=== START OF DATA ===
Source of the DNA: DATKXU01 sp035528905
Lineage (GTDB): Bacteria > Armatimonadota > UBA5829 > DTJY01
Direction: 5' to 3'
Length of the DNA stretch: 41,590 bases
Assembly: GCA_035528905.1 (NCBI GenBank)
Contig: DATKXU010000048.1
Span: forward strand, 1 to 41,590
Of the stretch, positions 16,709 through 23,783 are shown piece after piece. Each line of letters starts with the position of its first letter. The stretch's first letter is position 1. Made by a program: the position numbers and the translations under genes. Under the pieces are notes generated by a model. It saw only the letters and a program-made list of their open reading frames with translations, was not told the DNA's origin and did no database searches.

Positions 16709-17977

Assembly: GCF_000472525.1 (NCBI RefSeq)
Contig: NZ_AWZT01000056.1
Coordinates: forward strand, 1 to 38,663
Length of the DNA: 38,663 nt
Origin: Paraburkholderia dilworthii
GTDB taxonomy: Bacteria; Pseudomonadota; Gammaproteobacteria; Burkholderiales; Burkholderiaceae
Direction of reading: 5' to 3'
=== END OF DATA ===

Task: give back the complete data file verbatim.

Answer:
Source of the DNA: DATKXU01 sp035528905
Lineage (GTDB): Bacteria > Armatimonadota > UBA5829 > DTJY01
Direction: 5' to 3'
Length of the DNA stretch: 41,590 bases
Assembly: GCA_035528905.1 (NCBI GenBank)
Contig: DATKXU010000048.1
Span: forward strand, 1 to 41,590
Of the stretch, positions 16,709 through 23,783 are shown piece after piece. Each line of letters starts with the position of its first letter. The stretch's first letter is position 1. Made by a program: the position numbers and the translations under genes. Under the pieces are notes generated by a model. It saw only the letters and a program-made list of their open reading frames with translations, was not told the DNA's origin and did no database searches.

Positions 16709-17977

Assembly: GCF_000472525.1 (NCBI RefSeq)
Contig: NZ_AWZT01000056.1
Coordinates: forward strand, 1 to 38,663
Length of the DNA: 38,663 nt
Origin: Paraburkholderia dilworthii
GTDB taxonomy: Bacteria; Pseudomonadota; Gammaproteobacteria; Burkholderiales; Burkholderiaceae
Direction of reading: 5' to 3'